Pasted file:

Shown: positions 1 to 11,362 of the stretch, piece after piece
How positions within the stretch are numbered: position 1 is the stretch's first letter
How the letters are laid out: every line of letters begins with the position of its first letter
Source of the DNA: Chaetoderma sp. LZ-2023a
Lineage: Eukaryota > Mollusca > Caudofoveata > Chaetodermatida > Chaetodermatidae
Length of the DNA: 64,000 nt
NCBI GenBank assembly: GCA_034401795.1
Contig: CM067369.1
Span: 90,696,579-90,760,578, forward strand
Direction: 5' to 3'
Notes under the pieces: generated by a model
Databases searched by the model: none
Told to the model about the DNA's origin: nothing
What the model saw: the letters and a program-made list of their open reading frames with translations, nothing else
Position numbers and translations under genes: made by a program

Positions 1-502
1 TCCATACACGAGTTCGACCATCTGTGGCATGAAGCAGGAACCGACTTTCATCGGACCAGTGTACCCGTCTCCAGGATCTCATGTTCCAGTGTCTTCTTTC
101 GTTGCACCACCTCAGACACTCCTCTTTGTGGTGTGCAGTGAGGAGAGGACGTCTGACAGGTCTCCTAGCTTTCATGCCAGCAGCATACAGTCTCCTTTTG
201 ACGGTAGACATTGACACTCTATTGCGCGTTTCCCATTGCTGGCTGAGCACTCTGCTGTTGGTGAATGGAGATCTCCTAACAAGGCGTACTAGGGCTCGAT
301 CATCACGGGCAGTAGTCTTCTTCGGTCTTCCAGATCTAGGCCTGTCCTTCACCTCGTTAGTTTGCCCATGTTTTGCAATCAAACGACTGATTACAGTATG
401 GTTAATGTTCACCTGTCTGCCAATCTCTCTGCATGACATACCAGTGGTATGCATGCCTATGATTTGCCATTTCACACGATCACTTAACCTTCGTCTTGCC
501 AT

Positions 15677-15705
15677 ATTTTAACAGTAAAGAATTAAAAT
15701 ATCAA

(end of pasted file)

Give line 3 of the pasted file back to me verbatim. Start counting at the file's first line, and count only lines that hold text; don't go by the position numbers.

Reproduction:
How the letters are laid out: every line of letters begins with the position of its first letter